Moore in Spartanburg County, South Carolina — The American South (South Atlantic)
Nazareth Church Stone Marker
In 1765 Narareth’s first meeting house was built on this site. Made of logs cut from surrounding forest, pulpit of clapboard, seats of crude wooden plank, without backs and dirt floor.
Location. 34° 53.861′ N, 82° 1.841′ W. Marker is in Moore, South Carolina, in Spartanburg County. Marker can be reached from Nazareth Church Road. Click for map. Marker is at or near this postal address: 680 Nazareth Church Road, Moore SC 29369, United States of America.
Other nearby markers. At least 10 other markers are within 5 miles of this marker, measured as the crow flies. Nazareth Frame House (about 300 feet away, measured in a direct line); Nazareth Church (approx. 0.3 miles away); First Erosion Control Work in the Southeast (approx. 2.5 miles away); Camp Wadsworth (approx. 2.6 miles away); John B. White Sr., Blvd. (approx. 3.1 miles away); 15th N.Y. Infantry / Harlem Hell Fighters (approx. 3.5 miles away); Colonel Warren H. Abernathy Highway (approx. 3.5 miles away); Kevin Earl Carper (approx. 4.6 miles away); Fort Prince (approx. 4.7 miles away but has been reported missing); Harold Hatcher (approx. 4.7 miles away). Click for a list of all markers in Moore.
More about this marker. The marker has a modest stone base with a plaque attached.
Regarding Nazareth Church Stone Marker.
Nazareth cemetery is one of the oldest in the upstate of South Carolina dating back to the Revolutionary War. People travel from all over the United States to visit their forefathers. A small gate at the back of the cemetery will lead you past two memorials at the edge of a tree line. You can then hike a trail to the “Meeting House Springs” where the first church was erected. Along the trial you will encouter several outlying graves that are clearly marked.
Also see . . .
1. Nazareth Presbyterian Church. Nazareth is one of 11,200 congregations of the Presbyterian Church USA and is a member of the Foothills Presbytery. (Submitted on March 1, 2009, by Brian Scott of Anderson, South Carolina.)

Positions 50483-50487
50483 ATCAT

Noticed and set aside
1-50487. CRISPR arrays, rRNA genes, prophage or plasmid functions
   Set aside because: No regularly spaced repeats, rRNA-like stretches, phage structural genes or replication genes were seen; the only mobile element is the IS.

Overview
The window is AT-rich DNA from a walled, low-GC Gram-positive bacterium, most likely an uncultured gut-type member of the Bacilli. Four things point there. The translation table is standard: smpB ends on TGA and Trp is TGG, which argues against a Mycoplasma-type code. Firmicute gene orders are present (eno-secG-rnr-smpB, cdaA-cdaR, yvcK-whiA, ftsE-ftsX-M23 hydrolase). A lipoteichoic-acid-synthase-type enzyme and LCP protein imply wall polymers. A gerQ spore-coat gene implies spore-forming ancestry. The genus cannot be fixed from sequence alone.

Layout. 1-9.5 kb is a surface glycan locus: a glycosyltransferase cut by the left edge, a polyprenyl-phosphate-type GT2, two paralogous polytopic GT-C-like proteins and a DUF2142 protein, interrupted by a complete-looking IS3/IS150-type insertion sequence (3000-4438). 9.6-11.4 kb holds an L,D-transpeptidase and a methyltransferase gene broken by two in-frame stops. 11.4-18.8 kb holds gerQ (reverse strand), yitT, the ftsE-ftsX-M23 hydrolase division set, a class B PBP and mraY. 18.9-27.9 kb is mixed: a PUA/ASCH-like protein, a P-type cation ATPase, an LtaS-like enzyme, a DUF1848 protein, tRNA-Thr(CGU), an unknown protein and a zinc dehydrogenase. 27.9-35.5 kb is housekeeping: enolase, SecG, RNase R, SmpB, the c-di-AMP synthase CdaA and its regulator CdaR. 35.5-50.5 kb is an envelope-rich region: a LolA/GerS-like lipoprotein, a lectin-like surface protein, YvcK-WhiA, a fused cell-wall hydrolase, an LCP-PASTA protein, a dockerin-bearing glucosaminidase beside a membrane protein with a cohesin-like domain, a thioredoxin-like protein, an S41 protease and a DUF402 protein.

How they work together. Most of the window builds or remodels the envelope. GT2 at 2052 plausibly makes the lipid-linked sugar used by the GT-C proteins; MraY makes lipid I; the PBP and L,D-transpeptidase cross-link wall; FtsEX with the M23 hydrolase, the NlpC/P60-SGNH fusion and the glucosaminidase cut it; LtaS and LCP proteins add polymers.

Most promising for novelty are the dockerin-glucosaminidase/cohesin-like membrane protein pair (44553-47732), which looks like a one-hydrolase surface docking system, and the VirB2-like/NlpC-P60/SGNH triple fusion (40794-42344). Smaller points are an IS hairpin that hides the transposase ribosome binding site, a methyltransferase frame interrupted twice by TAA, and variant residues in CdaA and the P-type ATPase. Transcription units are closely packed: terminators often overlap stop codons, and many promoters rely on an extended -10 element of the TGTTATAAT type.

2. Nazareth Sketch of Nazareth. For more infromation about the history of Nazareth Church. (Submitted on August 5, 2008, by Ronald Miller of Gray Court, South Carolina.)
3. Nazareth Church Pictorial Sketchs. Pictorial sketchs showing the way the church has appeared over the years. (Submitted on August 5, 2008, by Ronald Miller of Gray Court, South Carolina.)
4. An Act to Incorporate the Nazareth Presbyterian Church of Spartanburg County. Act approved March 9, 1872 for a period of 25 years. (Submitted on February 14, 2011, by Brian Scott of Anderson, South Carolina.)
1. Nazareth Church
Nazareth Church is situated in the district of Spartanburg, on the waters of Tyger river, towards its source. Its first formation proceeded from a few families, eight or ten in number, who obtained supplies in 1766, and were soon afterwards organized into a society.—(MS. Hist. of Second Presbytery of South Carolina.) The Rev. Robert H. Reid dates the first settlements on Tyger river about the year 1761. They certainly existed before the year 1765, for in that year the road that passes by the church between the North and Middle rivers was opened. The first settlers were Scotch-Irish from Pennsylvania. When they left the north of Ireland and came into Pennsylvania we have at present no means of ascertaining. Some of the families were in Pennsylvania as early as 1732, for in that year Captain Barry was born in that State. The names of the first settlers were Barry, Moore, Anderson, Collins, Thompson, Vernon, Pearson, Jamison, Dodd, Ray, Penrey, McMahon, and Nichol. About the year 1767 or 1768 their numbers were increased by a colony which came directly from the north of Ireland. They were each entitled to one hundred acres of land by a grant from his majesty George II., and the old titles bear date in 176S. The families of Caldwell, Coan, Snoddy, Pedan, Alexander, Gaston, Morton, and perhaps some others, came at that
— Submitted February 14, 2011, by Brian Scott of Anderson, South Carolina.
Additional keywords. War, Cemetery,1812,Civil,Spanish,American
Categories. • Churches, Etc. •
Credits. This page originally submitted on , by Ronald Miller of Gray Court, South Carolina. This page has been viewed 1,024 times since then and 3 times this year. Photos: 1, 2. submitted on , by Ronald Miller of Gray Court, South Carolina. 3. submitted on , by Brian Scott of Anderson, South Carolina. 4, 5. submitted on , by Brian Scott of Anderson, South Carolina. 6. submitted on , by Brian Scott of Anderson, South Carolina. 7. submitted on , by Ronald Miller of Gray Court, South Carolina. • J. J. Prats was the editor who published this page. This page was last revised on June 16, 2016.